Tuesday that its tigers had increased by 30% over four years, a major conservation success story. The country is home to an estimated 70% of the world’s tigers and while the global total has been declining, India’s population rose from 1,706 in 2011 to 2,226 presently. The country’s tigers face many pressures stemming from rapid economic development, especially habitat loss and poaching. The upside, however, is that ecotourism is boosting India’s economy and saving this endangered animal, at least, in the process.
Wildlife tourism is still a small portion of overall tourism in India, but it is one of the fastest-growing at about 15% per year. The Indian Ministry of Environment and Forests cited several causes for the upswing in tiger numbers, such as the establishment of a Special Tiger Protection Force, and “efforts to control poaching and initiatives to minimize human-animal conflict and encroachment.” Conservation may have a priceless inherent value, but the tangible economic effects that ecotourism bring give it real staying power. Tens of thousands of local jobs are supported, not just as tour guides or in hospitality, but in many associated industries where the largely foreign clientele has shown a demand for local, eco-friendly food, transportation, and services.
In the absence of tiger tourism, these jobs and communities with little alternatives would collapse—as almost happened in July 2012, when the Supreme Court banned all forms of tourism in the tiger-breeding, or “core,” areas of their sanctuaries. While the decision was made to compel the state governments to set up buffer zones around the core areas pursuant to previous legislation, it raised loud opposition from tour operators and conservationists. Besides the drop in tourist bookings and local job losses, the measure would also allow poachers greater maneuverability, free from the scrutiny of tourists and guides. The ban was lifted in less than three months, to great relief, but visitors are restricted to the outer 20% of the formerly forbidden core areas in order to strike a balance between responsible ecotourism and harmful intrusion.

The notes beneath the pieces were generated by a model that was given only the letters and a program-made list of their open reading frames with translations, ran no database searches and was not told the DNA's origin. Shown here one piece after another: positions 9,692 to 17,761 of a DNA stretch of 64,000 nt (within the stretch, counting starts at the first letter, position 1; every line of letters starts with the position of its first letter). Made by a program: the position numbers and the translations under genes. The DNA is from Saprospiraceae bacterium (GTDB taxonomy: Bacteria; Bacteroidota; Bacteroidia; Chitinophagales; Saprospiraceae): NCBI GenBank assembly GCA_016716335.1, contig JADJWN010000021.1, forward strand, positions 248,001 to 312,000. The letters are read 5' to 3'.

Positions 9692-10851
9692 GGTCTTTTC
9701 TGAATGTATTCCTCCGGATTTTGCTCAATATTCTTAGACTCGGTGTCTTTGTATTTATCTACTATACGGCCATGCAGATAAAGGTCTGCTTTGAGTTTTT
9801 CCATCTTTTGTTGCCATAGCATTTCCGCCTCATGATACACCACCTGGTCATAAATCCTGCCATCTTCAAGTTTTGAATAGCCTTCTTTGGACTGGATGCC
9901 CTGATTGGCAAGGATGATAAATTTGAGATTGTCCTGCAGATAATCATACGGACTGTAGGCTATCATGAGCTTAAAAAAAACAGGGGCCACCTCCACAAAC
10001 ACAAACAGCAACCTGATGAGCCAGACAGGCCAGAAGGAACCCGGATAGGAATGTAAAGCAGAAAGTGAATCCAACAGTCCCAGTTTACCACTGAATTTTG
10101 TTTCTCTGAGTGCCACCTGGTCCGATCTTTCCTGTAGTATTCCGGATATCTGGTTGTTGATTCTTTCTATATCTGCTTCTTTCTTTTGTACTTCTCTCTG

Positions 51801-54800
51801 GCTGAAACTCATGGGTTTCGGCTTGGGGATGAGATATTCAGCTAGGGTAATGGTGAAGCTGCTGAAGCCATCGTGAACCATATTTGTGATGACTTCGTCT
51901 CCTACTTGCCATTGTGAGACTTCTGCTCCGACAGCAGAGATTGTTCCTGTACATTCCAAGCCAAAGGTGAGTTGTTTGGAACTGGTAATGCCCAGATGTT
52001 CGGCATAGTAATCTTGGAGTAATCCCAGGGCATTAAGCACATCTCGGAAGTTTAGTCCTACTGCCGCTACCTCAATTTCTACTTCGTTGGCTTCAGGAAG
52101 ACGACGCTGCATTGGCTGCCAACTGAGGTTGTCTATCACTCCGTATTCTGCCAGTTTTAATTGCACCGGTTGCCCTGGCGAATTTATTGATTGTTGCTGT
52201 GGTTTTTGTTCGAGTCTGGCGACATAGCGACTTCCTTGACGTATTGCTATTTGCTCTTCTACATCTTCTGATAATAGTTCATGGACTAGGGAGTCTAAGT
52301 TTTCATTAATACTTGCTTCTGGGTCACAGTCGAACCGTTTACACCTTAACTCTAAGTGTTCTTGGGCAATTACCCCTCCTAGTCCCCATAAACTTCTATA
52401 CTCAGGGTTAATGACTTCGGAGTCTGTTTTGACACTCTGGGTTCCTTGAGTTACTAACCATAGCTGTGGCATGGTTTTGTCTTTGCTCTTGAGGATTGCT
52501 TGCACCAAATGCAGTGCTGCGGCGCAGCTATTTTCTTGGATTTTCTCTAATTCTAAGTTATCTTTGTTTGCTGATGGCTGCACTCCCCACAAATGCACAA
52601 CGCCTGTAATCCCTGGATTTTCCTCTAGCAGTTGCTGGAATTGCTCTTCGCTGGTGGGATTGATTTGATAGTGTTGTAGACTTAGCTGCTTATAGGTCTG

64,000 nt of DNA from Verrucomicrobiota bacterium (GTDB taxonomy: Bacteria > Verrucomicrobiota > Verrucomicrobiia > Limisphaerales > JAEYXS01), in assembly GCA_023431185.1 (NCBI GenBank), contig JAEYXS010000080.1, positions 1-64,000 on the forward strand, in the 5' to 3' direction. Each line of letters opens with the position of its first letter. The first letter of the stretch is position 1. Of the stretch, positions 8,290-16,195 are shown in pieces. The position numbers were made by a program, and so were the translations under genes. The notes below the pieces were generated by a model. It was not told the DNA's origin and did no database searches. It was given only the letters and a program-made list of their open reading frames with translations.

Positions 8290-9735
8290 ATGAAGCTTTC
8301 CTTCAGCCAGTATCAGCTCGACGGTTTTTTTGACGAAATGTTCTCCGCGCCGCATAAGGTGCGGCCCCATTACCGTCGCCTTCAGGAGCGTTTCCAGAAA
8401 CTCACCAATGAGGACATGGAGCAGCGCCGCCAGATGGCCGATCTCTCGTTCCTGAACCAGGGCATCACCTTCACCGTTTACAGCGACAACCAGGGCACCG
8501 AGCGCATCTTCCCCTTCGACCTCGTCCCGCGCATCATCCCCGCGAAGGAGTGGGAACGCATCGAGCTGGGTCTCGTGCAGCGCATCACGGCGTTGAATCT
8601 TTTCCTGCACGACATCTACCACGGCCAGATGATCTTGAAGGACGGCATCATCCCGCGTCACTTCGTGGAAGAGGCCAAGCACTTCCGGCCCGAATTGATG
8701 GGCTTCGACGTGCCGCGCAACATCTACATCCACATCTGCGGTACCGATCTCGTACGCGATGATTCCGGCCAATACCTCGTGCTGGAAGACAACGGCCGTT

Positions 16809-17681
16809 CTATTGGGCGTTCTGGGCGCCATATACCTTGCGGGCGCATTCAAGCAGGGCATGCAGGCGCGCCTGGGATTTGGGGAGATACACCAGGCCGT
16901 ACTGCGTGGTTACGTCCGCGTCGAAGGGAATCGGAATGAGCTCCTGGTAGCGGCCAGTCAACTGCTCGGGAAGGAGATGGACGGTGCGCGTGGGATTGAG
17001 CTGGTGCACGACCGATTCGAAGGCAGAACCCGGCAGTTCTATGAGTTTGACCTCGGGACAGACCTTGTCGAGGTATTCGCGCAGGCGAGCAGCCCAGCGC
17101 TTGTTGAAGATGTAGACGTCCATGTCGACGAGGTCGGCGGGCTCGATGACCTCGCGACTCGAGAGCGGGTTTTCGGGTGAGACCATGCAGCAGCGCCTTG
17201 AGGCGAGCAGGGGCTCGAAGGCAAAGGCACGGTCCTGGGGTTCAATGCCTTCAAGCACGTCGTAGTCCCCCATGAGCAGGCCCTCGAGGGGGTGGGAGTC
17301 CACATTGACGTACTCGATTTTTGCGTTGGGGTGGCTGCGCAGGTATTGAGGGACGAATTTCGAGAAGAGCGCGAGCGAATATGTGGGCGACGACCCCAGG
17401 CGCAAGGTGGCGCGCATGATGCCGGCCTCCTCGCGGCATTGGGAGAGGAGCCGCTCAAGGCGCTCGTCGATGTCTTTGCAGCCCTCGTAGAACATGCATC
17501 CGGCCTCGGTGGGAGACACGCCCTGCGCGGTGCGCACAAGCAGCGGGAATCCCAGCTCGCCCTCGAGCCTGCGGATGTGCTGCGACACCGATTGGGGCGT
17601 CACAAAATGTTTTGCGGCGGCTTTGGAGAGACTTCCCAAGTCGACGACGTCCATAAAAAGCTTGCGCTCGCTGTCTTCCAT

Now different Indian states are vying to boast the largest number of tigers within their boundaries as a way of attracting tourists. Madhya Pradesh’s tourism and culture minister said in late December that losing the formal tag “tiger state” to rival Karnataka after a 2010 wildlife census had affected the state’s tourism sector negatively. But the state is trying hard to win it back, placing tiger conservation in the same league as simultaneous initiatives like improving air connectivity, setting up 16 tourism zones, and other public-private partnerships.
The other key for long-term sustainable tiger conservation encouraged by the government is local public participation in the management of reserves. The Periyar Tiger Reserve in Kerala is renowned for just that, with 75 “eco development communities” established outside its perimeter. Such committees help with forest protection and generate revenue through other projects during the tourism off season. Expect India’s tigers to keep increasing.
Source: Blouin News
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